Daily Reflection
February 26th, 2007

Brigid Quinn Laquer

Molecular Diagnostic Laboratory
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Leviticus 19:1-2, 11-18
Psalm 19:8, 9, 10, 15
Matthew 25:31-46

Be holy for I, the LORD, your God, am holy.

We have been made in the likeness of God. God is holy, therefore we are holy. Why do we not believe this? Why do we believe our egos, our doubts, what others say about us, but we do not believe what God says about us?

Here in Leviticus Moses makes the commandments given to the Israelites on Mount Sinai (Ex 20) practical. He makes explicit how we are to think about others, what we should say about others and how we should act towards others. This is how God thinks and speaks and acts towards us. And in being like God we are to think and speak and act like this towards our self and others.

There are no punctuation marks in the Hebrew and Greek texts that our translations are taken from. It is up to the translator(s) as to how to punctuate the verses. There has been agreement over the years to have the firm statement, “I am the Lord” at the end of the list of commands. Personally, I like to place the statement at the beginning of the instructions, such as:

I am the Lord…you are to be like me…do not steal, lie, speak falsely, swear…

I am the Lord…you are to be like me…do not defraud, withhold wages, curse the deaf or cause the blind to stumble.

I am the Lord…you are to be like me…judge justly, do not slander, defend your neighbor’s life.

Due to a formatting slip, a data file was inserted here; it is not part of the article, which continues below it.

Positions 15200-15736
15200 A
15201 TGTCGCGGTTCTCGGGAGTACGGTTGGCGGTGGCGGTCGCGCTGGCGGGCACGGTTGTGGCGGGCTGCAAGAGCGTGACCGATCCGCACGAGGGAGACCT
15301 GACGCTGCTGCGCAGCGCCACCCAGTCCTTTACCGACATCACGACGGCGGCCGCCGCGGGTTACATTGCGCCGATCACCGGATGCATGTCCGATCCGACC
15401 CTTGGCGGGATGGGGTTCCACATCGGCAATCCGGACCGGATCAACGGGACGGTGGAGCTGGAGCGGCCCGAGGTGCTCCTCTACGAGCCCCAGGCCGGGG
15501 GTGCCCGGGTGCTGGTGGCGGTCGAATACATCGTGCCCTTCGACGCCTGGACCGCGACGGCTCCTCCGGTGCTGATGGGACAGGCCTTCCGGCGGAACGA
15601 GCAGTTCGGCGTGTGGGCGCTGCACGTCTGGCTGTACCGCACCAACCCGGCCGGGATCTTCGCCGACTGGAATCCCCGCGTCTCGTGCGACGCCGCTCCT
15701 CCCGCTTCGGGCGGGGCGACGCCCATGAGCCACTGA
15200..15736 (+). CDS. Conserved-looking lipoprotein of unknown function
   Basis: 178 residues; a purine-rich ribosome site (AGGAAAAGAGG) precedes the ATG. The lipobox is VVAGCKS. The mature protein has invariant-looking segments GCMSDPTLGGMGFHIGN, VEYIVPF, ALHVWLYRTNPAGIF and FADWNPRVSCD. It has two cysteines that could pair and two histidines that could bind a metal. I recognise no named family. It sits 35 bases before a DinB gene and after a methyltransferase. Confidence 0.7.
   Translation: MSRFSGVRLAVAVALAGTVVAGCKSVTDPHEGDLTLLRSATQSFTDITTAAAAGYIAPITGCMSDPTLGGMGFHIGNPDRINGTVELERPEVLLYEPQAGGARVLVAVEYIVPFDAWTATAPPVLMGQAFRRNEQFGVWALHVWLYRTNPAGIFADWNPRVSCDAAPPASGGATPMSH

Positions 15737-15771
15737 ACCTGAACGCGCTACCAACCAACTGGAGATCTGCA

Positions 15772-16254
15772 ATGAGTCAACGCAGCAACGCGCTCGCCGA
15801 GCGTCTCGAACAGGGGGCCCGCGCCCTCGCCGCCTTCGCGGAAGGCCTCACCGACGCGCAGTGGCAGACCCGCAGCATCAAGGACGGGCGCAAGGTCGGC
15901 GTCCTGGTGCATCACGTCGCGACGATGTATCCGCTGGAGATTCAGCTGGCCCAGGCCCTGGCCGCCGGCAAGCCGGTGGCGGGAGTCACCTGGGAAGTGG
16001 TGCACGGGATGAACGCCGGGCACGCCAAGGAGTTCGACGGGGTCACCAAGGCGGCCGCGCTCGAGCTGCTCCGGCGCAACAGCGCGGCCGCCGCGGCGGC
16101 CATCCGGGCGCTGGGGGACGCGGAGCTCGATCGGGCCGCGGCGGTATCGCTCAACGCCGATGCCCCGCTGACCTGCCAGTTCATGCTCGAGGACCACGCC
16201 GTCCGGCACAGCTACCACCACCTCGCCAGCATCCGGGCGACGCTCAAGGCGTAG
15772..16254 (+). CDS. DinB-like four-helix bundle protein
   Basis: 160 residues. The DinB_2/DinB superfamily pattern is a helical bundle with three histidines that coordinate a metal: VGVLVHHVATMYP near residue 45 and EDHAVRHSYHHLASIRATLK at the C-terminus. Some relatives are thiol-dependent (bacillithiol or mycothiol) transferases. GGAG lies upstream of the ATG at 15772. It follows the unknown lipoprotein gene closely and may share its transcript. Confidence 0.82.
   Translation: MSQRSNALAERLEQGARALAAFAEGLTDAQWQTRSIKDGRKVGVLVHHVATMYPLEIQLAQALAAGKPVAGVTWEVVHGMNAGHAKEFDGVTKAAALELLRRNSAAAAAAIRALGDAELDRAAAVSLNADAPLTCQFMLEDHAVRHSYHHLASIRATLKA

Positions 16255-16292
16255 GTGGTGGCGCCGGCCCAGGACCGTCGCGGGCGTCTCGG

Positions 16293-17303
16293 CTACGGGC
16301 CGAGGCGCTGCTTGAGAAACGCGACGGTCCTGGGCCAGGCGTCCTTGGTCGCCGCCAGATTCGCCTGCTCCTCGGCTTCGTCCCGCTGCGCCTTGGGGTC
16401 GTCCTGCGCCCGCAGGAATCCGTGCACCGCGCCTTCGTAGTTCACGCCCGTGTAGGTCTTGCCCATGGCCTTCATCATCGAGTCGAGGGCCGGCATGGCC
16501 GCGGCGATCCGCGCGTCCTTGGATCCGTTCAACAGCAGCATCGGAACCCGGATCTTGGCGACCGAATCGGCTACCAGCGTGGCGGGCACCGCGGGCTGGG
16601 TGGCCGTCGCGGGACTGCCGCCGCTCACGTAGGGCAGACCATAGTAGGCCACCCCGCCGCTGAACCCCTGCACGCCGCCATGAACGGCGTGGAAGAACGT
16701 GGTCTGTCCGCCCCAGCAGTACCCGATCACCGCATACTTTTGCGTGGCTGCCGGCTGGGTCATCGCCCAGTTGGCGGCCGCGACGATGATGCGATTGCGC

I am the Lord…you are to be like me…bear no hatred for another, take no revenge, cherish no grudge.

When read like this it is much more about instruction on whom God is and how we are to be like God. Then, in the last verse of our reading today these guiding attitudes are equated to love.

“You shall love your neighbor as yourself.”

This last line is the second part to Jesus’ new commandment, after loving God with our whole heart, mind and soul, we are to love our neighbor as our self. That sums up all the Law and the Prophets, which is the whole of the Hebrew Scriptures (Mt 22:36-40).

We are to be like God, trustworthy, right, clear, pure, and true (reread our Psalm for today). All that we say, do and think should be holy and good and guided by love. We are made in the likeness of God. And the fruit of our holiness is seen in how we treat our fellow humans. Jesus makes this very practical for us in today’s Gospel. We are to give food to the hungry, drink to the thirsty, clothe the naked and welcome the stranger, care for those who are ill and visit those imprisoned. But Jesus did not mean to limit these deeds to the physical level alone; we are to apply them to the emotional and spiritual level as well, as in:

Praising someone who is hungry for encouragement or thanking someone who is hungry for appreciation.

Talking to someone who is thirsty for companionship or contacting someone who is thirsty for some sign of friendship.

Restoring assurance to someone who has been stripped of their self-confidence or clothing someone in truth who has been stripped of his/her good name because of malicious gossip.

Treating those who are different from you with respect and building up those who suffer from social injustices.

Lightening the sickness of doubt and worry with a cheerful, supportive attitude and being patient with one who is depressed.

Setting free someone imprisoned by nerves with a calm demeanor and releasing a homebound person from the prison of loneliness through your friendship.

Since “God is Love” (1 Jn 4:8) we are to be love for one another as God is love for us. We are to be loving as God is loving. As we begin this season of Lent may we strive to be holy as God is holy. May we strive to treat everyone with decency, respect and love in all that we say, do and think. It could change our life. It could change our world.

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